- Cost of Production – Close in-row spacing requires large quantities of seed. Some producers are reluctant to increase planting rates and plant at less than optimal spacing.
In-row spacing Alberta
|Atlantic||6", 15 cm||8-9", 20-23 cm||6-10", 15-25 cm|
|Alpha||6", 15 cm||6-10", 15-25 cm|
|Bintje||6", 15 cm||8-10", 20-25 cm||6-10", 15-25 cm||10-12", 25-31 cm|
|Norland||6", 15 cm||8-10", 20-25 cm||6-10", 15-25 cm||8-11", 20-28 cm|
|Ranger Russet||6-7", 15-18 cm||11-12", 28-31 cm||11-12", 28-31 cm||6-10", 15-25 cm||12-14", 31-36 cm|
|Russet Burbank||6-7", 15-18 cm||11-13", 28-33 cm||11-13", 28-33 cm||6-10", 15-25 cm||12-14", 31-36 cm|
|Russet Norkotah||6", 15 cm||10-11", 25-28 cm||6-10", 15-25 cm||12-14", 31-36 cm|
|Shepody||6", 15 cm||10-11", 25-28 cm||6-10", 15-25 cm|
|Umatilla||6", 15 cm||11-13", 28-33 cm||6-10", 15-25 cm|
|Yukon Gold||6", 15 cm||9-11", 23-28 cm||6-10", 15-25 cm||10-12", 25-31 cm|
Planting For Better Stand, Yield and Quality
Potato fields that have been planted properly will produce complete stands of uniform plants. With adequate mid-season management, they will produce high yielding, top quality, and profitable crops.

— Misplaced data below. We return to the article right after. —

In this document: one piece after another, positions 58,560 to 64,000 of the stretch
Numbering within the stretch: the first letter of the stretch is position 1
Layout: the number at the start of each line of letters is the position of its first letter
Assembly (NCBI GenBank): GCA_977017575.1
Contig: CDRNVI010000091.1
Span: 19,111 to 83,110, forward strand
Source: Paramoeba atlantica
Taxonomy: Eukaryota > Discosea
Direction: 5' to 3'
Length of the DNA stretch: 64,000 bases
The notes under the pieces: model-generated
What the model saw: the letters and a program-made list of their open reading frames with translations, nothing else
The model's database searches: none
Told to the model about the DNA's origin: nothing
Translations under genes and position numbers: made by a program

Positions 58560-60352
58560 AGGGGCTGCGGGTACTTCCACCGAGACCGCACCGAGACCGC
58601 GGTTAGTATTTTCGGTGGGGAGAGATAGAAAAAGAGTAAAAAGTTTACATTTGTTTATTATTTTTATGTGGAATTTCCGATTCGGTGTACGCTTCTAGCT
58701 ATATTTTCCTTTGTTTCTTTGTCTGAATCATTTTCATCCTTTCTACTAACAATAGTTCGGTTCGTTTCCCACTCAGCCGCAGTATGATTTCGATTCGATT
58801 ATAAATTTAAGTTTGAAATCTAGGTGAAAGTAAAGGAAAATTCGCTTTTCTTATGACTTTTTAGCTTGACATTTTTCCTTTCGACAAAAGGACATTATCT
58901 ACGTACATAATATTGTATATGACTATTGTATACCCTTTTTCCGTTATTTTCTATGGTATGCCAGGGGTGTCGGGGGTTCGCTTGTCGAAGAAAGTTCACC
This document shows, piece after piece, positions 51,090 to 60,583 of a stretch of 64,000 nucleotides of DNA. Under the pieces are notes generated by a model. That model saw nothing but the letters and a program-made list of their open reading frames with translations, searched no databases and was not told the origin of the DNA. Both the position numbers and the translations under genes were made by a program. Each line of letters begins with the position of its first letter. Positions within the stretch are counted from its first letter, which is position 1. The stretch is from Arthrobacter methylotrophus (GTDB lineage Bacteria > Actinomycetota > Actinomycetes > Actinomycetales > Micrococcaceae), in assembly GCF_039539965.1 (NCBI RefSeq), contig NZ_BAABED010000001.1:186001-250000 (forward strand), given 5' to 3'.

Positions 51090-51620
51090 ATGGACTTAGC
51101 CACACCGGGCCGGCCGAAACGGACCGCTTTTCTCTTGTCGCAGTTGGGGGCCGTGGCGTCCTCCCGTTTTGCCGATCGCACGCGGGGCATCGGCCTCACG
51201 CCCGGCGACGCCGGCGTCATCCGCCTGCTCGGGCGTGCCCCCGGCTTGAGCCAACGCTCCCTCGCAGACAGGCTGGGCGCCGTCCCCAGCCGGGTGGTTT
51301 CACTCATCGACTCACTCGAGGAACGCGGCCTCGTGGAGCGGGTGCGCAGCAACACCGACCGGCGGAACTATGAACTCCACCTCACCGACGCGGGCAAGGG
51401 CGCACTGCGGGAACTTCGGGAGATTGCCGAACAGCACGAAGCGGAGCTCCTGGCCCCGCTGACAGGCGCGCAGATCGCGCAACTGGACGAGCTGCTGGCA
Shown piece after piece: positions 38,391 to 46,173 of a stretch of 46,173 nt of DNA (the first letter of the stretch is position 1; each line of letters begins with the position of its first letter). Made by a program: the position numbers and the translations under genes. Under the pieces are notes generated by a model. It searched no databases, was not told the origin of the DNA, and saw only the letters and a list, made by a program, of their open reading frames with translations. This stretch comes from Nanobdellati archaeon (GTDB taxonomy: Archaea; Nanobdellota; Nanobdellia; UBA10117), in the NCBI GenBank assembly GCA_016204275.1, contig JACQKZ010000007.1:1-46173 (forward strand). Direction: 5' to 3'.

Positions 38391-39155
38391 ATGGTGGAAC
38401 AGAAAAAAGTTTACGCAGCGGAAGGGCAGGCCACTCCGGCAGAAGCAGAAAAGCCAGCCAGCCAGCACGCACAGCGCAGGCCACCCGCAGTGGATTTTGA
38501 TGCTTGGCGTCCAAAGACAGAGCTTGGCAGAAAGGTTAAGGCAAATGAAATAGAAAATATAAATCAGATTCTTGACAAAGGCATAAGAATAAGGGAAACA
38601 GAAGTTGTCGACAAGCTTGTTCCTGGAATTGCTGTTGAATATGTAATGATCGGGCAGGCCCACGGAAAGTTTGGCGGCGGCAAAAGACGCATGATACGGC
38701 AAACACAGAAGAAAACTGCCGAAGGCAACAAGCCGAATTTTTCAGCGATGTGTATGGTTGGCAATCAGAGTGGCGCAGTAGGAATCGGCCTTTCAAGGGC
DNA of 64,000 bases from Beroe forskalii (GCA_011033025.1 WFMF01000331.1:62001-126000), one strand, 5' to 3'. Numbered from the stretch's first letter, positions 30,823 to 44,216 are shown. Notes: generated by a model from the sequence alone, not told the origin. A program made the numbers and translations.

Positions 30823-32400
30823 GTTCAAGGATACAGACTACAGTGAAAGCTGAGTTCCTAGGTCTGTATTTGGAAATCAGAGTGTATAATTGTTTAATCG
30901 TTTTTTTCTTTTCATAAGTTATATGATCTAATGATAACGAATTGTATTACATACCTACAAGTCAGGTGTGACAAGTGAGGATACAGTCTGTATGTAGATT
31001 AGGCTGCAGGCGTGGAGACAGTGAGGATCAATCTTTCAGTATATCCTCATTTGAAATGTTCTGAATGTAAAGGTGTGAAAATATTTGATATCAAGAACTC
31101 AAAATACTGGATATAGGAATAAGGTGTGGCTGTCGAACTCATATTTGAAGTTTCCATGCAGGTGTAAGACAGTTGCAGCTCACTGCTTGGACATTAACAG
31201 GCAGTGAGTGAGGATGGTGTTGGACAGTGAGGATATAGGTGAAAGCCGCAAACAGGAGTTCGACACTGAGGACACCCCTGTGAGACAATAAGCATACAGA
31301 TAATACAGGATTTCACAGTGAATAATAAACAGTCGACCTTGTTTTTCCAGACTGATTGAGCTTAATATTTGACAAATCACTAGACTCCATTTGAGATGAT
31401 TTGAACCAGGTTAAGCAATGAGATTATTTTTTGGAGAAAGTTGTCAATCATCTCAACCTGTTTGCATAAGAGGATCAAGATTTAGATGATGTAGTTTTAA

Plant misses result from seed decay, planter skips or blind seed pieces. A plant adjacent to a “miss” produces higher than average yield. However, the increase is not sufficient to compensate for the zero yield of the missing plant. Plants adjacent to misses generally produce oversize tubers that bruise more easily and are more subject to hollow heart, knobs and deformities.
Production costs for a field with a poor stand of variable plants are the same as those for a field with a high stand of productive plants.
Soil Temperature at Planting